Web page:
The University of Warwick has announced plans to lower its entry requirements by up to four A-level grades for local disadvantaged students in a bid to widen access.
Warwick said that it expected to make 500 offers each year to students who come from deprived or underrepresented backgrounds and live within a 30-mile radius of its main campus, under the Warwick Scholars programme.
Warwick’s standard entry requirements vary by subject but range from A*AA to ABB. The new programme means that selected students will be entitled to enrol on an A*AA course with grades of BBB instead. For ABB courses, students with CCC would be eligible.
Participating students will also be offered a 50 per cent tuition fee discount and a means-tested bursary of up to £2,000 annually. They will also be entitled to apply for other support which could increase the total value of the bursary to £5,000 each year.
The Warwick Scholars programme, which will cost £10 million annually, was announced after the English regulator warned that reducing entry requirements by one or two grades would not be sufficient to hit access targets. The Office for Students suggested that highly selective universities such as Warwick could let disadvantaged students in with grades of BCC “without a marked fall in academic standards”.
Stuart Croft, Warwick’s vice-chancellor, said that Warwick Scholars would be a “truly transformational social mobility programme”.
“By focusing on our local region we not only give something significant back to our community, it is also one of the most effective ways of targeting and reaching young people who have the ability to benefit from a leading university but face other social or economic barriers,” he said.
To be selected for the programme, students will have to be identified by teachers and advisers as being able to succeed at Warwick, and will have to meet an eligibility criterion based on their GCSE grades. The scheme will be open to students at state schools and colleges only, who will have to meet at least two other criteria from a list that includes attending an underperforming school, receiving free school meals, living in a neighbourhood that produces few university students, or having “significant extenuating circumstances”.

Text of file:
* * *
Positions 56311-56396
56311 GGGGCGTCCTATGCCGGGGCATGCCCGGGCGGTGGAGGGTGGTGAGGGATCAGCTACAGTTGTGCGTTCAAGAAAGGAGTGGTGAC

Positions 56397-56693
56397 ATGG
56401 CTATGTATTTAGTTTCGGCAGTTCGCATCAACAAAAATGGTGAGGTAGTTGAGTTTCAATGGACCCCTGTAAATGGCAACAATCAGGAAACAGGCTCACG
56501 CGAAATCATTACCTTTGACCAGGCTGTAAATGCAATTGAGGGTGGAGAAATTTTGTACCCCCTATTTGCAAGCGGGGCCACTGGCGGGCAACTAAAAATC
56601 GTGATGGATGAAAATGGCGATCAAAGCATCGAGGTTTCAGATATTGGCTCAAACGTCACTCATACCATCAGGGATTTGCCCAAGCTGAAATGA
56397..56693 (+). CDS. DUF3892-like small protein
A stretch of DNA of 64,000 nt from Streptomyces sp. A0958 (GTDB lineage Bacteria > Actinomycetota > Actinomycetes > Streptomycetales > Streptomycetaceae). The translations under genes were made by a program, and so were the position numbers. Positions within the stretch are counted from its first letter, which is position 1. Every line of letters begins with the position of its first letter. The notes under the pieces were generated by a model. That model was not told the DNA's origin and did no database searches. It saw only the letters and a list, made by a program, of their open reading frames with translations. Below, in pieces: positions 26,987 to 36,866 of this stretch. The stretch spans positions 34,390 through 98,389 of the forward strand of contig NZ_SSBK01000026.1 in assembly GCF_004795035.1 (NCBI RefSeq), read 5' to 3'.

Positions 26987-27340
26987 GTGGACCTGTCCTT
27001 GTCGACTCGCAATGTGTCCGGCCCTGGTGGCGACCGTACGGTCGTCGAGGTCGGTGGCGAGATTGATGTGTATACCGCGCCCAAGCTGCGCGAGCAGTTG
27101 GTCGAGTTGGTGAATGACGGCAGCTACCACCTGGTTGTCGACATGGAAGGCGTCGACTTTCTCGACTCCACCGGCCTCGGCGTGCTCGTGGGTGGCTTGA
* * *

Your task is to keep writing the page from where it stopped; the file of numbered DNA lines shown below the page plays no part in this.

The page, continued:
During their time in sixth form, selected students will benefit from mentoring and tuition from Warwick undergraduates, and residentials, including a pre-exam boot camp.
Warwick said it intended to identify its first, smaller cohort this summer, ahead of entry in 2020. Eventually there will be at least 1,500 scholars on campus each year.
The university’s move comes after the headmaster of Stowe School, which charges fees of £12,000 a term, complained that private school pupils were being edged out of places at the universities of Oxford and Cambridge by “social engineering”. In an interview with The Times, Anthony Wallersteiner likened the treatment of private school pupils to the Nazis’ persecution of Jews.
Paul Blagburn, Warwick’s head of widening participation, said that the university was “dedicated to removing educational, social and economic barriers”.
“We will work in partnership with local schools to ensure that targeted students that have demonstrated academic ability, often in challenging circumstances, reach their full potential,” he said.
Academics and university leaders will discuss university access and how institutions can play an effective role in creating a more inclusive society at Times Higher Education’s Teaching Excellence Summit, which is taking place at Western University, in London, Ontario, Canada, from 4-6 June 2019.